As business or technology architects we all create tons of artifacts — documents, diagrams, whiteboard scribbles, and presentations. The question I and a other architects were musing about this week was “what is the value of all this stuff we create?” How much of this stuff is shelfware and how much is truly useful? Some of us think that the federal acquisition process demands it but the content is not accurate and might even be irrelevant.
One of the discussion members said that, from a programmatic perspective, architecture artifacts can, if done appropriately: (1) be of very high value in communicating with oversight officials (and that brings funding), and (2) bridge programs for interoperability.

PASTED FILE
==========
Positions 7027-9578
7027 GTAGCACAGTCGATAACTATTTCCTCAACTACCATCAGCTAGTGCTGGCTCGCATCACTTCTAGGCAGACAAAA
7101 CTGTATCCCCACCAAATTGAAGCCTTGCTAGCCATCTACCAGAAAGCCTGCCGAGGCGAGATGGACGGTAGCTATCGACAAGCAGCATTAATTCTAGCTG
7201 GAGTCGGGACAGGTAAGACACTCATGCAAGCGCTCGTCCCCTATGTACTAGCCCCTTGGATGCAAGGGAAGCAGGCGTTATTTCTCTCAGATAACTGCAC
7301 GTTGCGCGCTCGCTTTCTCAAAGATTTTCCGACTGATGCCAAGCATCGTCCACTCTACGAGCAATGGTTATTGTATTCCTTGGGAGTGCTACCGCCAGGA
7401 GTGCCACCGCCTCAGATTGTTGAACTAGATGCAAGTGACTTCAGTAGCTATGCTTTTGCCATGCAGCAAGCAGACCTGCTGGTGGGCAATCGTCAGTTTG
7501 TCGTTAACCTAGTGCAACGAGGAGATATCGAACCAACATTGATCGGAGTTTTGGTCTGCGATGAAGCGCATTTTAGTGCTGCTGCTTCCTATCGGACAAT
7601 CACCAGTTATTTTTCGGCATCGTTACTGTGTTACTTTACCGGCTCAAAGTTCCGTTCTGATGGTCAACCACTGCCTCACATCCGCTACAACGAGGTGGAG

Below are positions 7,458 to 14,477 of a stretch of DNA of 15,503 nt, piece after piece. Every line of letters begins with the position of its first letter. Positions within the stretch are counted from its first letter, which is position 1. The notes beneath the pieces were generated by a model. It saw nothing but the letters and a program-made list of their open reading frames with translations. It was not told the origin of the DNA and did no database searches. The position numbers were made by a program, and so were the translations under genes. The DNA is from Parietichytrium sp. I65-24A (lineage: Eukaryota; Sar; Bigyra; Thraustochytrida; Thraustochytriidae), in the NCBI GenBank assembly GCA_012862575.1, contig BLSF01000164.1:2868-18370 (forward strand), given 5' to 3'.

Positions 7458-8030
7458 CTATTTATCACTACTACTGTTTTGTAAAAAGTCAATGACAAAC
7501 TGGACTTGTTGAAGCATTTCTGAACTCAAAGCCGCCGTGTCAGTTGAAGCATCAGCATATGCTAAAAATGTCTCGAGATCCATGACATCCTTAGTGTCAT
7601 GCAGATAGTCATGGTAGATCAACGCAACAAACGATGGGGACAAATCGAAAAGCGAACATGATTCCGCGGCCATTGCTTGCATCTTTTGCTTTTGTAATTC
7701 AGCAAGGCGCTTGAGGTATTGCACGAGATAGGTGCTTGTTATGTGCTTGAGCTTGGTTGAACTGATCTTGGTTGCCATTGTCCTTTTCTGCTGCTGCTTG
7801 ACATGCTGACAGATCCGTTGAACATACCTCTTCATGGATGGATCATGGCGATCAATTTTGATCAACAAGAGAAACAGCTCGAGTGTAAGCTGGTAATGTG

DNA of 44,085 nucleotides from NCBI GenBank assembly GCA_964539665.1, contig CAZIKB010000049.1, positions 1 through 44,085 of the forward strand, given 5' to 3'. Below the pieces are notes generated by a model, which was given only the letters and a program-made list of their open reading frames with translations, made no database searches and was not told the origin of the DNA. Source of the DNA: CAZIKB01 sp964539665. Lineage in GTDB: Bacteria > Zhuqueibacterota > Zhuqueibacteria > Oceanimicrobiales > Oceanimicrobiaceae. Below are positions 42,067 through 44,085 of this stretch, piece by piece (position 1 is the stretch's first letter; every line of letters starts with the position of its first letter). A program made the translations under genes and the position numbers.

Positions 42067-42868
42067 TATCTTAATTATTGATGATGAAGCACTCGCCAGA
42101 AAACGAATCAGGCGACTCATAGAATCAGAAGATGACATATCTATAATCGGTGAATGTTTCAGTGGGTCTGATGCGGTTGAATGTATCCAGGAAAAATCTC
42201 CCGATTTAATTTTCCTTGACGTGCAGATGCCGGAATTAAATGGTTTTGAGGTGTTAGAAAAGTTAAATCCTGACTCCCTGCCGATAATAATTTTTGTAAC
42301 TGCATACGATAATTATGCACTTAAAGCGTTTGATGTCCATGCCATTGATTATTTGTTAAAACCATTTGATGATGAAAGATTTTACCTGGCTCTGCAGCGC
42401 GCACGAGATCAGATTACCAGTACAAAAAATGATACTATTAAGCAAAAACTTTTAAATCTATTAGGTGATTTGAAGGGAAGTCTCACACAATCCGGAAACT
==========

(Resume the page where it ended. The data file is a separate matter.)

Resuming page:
I tend to think that most of the artifacts we generate are for helping ourselves understand what we’re doing and convey our principles, concepts, designs, and plans for others to better understand what we think we know. Ultimately, even if it’s shelfware it seems that all architecture artifacts have some value — even if it’s just historical value. The key is that we don’t create artifacts for the sake of those artifacts but for the sake of increasing communications.
What are your thoughts on architecture artifacts? What rules do you use to create “just the right amount?”Original Link